My own disadvantage was wandering downtown with two new friends. Thankfully, they were extremely patient with my random pauses and diversions and never left me behind, though they probably would have seen more if they had. Next year I’ll either wander alone or prep them better. Maybe offer up a night-life-lights shooting lesson or something.

So on to the last two …

Canon PowerShot G10, 15.7 mm, ISO 200, 1/25, f/3.5

Even the Denny’s is fancy there …

Canon PowerShot G10, 6.8 mm, ISO 200, 1/13, f/2.8

Somewhere in those two frames is the photo I want to make next year. I got mentally close to it but didn’t make the image this time. It’s about light and opulence and grandeur and monstrosity and irony. I got some of the light, a little opulence, some grandeur and a touch of monstrosity, but I never got the irony. I need to find the irony.

I guess I’ll insert a little tech talk here … I had only one camera with me (okay, two if you include the cell phone camera) – a Canon PowerShot G10. It’s a great camera and I’ve been very happy shooting with it. It’s light, compact, durable and flexible. It gives me the controls I need to get the images I usually want.

The small sensor allows for very short focal lengths which allows for very low shutter speeds. But that small sensor is an issue for me – with those ultra-short focal lengths, everything has too much depth of field for me and there’s no significant lens compression. (You’ll note almost all of these were kept below an ISO of 200 – above that, the color saturation falls off as the noise goes up. It’s better than most of the other cameras in its class, but it’s no full framer, that’s for sure.)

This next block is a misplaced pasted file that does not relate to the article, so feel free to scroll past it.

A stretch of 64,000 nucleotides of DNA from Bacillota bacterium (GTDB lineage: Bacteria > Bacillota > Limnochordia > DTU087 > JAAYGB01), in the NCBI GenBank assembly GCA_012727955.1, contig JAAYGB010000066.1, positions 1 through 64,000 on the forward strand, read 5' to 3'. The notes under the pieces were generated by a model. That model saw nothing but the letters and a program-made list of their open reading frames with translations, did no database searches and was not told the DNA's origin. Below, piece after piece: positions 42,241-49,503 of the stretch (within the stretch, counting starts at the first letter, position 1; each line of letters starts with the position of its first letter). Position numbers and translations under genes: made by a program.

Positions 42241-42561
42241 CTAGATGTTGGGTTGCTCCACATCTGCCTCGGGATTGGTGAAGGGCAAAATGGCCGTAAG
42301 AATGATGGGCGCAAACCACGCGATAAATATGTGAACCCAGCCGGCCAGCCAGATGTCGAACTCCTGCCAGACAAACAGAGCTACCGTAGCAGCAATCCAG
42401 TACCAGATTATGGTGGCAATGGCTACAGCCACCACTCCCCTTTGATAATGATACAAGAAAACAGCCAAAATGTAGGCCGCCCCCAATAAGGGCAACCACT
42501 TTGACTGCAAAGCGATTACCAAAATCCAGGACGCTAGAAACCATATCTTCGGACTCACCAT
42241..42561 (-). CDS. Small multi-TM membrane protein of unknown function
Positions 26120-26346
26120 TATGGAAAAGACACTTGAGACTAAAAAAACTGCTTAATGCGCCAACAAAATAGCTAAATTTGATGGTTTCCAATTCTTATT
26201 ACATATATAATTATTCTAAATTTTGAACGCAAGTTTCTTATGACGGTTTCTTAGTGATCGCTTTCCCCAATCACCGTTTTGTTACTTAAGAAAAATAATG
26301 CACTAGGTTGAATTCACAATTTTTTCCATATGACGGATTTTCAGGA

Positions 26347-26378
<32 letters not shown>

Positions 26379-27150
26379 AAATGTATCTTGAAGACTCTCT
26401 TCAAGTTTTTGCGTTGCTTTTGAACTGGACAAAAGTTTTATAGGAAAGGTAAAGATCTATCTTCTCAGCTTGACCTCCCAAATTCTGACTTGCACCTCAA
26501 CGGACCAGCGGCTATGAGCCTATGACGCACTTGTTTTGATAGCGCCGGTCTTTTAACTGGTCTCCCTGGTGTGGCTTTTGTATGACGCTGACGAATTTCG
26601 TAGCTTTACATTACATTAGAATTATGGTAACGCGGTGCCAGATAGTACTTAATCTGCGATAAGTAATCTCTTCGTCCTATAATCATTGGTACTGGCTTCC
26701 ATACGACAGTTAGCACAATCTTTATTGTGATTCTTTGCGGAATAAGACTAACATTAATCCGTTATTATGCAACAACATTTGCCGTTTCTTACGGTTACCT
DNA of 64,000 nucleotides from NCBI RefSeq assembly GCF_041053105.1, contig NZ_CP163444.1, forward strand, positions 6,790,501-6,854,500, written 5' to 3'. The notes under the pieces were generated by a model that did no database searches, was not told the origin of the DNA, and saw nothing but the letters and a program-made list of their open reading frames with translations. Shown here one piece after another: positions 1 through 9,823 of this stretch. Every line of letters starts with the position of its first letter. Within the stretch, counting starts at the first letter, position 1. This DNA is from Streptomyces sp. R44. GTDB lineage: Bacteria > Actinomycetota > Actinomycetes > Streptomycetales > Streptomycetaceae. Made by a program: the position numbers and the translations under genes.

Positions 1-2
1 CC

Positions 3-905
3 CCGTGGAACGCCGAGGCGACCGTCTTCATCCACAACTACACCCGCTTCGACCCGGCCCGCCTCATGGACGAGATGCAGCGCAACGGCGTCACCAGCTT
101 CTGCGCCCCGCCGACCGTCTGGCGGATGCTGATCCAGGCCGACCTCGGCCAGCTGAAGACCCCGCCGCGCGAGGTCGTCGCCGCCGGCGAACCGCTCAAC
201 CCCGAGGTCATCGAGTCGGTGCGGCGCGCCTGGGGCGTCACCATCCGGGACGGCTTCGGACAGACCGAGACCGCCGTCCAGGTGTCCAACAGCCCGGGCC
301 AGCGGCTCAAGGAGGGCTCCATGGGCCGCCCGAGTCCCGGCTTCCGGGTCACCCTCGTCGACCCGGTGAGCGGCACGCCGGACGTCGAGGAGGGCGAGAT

So here’s my hope for next year … given why I’m going to Las Vegas (a convention), and the limited time I’ll have to get out, I don’t think I’ll haul all the big Canon cannons around. What I’m hoping to acquire is an Olympus E-P2, with the Panasonic 20 mm f/1.7 lens. (Why not the Oly 17 mm f/2.8 lens? I think I’d like the wider field of view – 17 mm vs. 20 mm – but the extra stop and a half – f/1.7 vs. f/2.8 – is what I’m really after.) To that I’d love to have a long, fast lens – maybe an old Olympus 90 mm f/2.0 Macro with an adapter (but that’s pretty pricey) or their 85 mm f/2.0. If I were to pocket a third lens, it’d probably be a Voigtlander – maybe the 50 mm f/1.5 or the 40 mm f/1.4, both would be great for low light portraits.

Every photographer searches for their right combination of equipment, the gear that disappears in their hand. I had those tools a few times (my Leica M4-P with a 35 mm Summicron saw the world the way I saw it), I’m not there right now.

So, see that grass? It’s greener …

Yellow Box, Blue Sky

When the Flip Ultra camcorder came out a few years ago, I made a comment that it was a good tool with great potential, but it needed one more feature. Flip has pushed out a few more generations of the camera, getting better with each revision, but not really pushing the envelope on what it could become.

A few months ago, Kodak (KODAK!) did what Flip should have done – they added a mic jack to the side of their version. They also added a few other things (removable memory cards, four video resolutions and even the ability to shoot a 5 megapixel still).  It took me a while, but yesterday a loaner showed up from Big Yellow up north so I could figure out if this is the teaching camera I’ve been lusting after for an intro to multimedia class we desperately need.

There’s a lot of testing to be done, but I popped off a few stills on the way to the car. Will this rival a 5D Mark II or a D3s? Uh, no. But it also costs less than 1/15th of the cheaper of those options.

And having been raised on Kodachrome and Tri-X, there’s a certain warmth to opening a Big Yellow box again.

More to come …

Kodak Zi8, 6.3 mm, ISO 50, 1/320, f/2.8

Kodak Zi8, 6.3 mm, ISO 50, 1/320, f/2.8

Kodak Zi8, 6.3 mm, ISO 50, 1/213, f/2.8

Kodak Zi8, 6.3 mm, ISO 50, 1/213, f/2.8